NEW DELHI, April 10, 2013 /PRNewswire/ -- Following extensive research, the GSMA today called for governments and regulators to reassess their approach to Universal Service Fund (USF) levies. In a new report issued today, the GSMA concludes that most funds are not succeeding in delivering their stated goal of widening access to telecommunication services and that alternative market-based solutions are more effective.
The report estimates that more than one-third of the 64 funds surveyed have yet to disburse any of the contributions they have collected and that more than 11 billion USD remains undisbursed, money that could otherwise be used to extend rural coverage or lower the cost of mobile ownership. In India, the Universal Service Obligation Fund (USOF) continues to impose approximately a five per cent levy on operator revenues, despite the fact that is contains over 4 billion USD of accumulated funds. India is not alone as regards the collection of substantial amounts of money from the mobile industry, for example in Cote D'Ivoire and Paraguay, the USF represents in excess of 0.6 per cent of the countries' GDP.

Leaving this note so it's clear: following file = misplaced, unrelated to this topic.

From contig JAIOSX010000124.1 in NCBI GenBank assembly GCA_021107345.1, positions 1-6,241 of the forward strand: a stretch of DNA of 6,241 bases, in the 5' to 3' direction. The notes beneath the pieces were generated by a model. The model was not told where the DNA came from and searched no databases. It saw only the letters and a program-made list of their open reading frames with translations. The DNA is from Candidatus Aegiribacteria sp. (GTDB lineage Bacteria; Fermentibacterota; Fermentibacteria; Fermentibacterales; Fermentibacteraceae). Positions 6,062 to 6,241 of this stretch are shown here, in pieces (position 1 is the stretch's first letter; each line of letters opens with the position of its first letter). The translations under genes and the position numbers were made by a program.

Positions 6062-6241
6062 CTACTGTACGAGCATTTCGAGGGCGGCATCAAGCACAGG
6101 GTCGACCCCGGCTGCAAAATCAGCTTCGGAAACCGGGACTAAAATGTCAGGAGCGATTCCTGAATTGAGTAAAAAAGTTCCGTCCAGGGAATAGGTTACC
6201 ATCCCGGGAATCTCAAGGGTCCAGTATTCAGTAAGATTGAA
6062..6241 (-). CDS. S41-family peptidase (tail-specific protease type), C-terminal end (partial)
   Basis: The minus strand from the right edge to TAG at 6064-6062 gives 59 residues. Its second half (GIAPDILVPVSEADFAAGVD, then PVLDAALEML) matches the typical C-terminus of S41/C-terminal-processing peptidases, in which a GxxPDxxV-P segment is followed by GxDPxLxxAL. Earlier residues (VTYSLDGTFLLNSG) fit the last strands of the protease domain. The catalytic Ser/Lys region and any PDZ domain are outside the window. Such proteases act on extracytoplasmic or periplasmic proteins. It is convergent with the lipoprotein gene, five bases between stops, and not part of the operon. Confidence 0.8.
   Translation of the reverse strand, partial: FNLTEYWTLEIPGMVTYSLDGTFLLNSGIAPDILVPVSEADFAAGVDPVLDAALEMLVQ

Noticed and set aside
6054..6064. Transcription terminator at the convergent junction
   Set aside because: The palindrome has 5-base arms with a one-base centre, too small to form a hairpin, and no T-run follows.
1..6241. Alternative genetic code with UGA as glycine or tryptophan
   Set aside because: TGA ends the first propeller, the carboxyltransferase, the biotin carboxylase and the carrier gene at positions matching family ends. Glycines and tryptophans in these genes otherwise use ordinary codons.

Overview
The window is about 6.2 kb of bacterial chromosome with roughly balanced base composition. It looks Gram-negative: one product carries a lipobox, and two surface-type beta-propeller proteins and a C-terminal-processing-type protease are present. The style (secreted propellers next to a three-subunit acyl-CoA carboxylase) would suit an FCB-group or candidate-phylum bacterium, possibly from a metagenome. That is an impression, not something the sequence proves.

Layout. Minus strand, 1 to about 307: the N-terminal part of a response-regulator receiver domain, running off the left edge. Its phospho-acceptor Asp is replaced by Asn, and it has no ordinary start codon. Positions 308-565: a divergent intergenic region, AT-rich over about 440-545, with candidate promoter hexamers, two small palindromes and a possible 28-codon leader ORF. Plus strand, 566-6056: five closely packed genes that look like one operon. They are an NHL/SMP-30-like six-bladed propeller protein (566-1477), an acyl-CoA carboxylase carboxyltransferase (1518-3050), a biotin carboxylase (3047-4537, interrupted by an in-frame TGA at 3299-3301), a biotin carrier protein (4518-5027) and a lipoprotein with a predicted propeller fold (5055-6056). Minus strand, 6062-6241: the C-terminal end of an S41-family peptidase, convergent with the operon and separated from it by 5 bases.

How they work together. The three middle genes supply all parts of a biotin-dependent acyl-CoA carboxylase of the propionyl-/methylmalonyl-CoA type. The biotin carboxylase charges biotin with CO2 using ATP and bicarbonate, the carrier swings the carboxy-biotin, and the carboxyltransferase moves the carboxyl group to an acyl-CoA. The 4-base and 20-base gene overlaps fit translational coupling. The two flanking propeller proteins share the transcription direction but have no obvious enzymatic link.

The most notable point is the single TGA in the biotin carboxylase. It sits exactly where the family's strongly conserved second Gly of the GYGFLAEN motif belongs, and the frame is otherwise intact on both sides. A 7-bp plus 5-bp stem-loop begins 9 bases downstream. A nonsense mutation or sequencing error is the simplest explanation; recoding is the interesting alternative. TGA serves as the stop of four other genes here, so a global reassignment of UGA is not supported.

"Our research shows that, despite the fact that there is an ever-increasing amount of money sitting unused in these funds, governments continue to collect still more from the mobile operators. The situation needs urgent government review and attention, as the money collected to date far exceeds the amount that is needed to ensure universal access," said Tom Phillips, Chief Regulatory and Government Affairs Officer, GSMA. "The reality is that these funds have become a convenient form of taxation on the telecommunications industry and in the majority of cases, they should be closed down and the balance of monies held used to extend access to mobile services to those unable to afford them, or those groups that live in particularly remote areas."
Key findings of the research:
- Out of the 64 funds surveyed, less than an eighth of them are achieving their targets;
- Funds are not always allocated in a competitively and technologically neutral way;
- There is no evidence that Universal Service Funds are an effective way to achieve universal service goals and in fact they may be counter-productive, as taxing commercial investors in such a way makes rural investments less likely; and
- Alternative solutions, for example private/public partnerships such as those established in Finland, have been able to deliver better and more effective outcomes.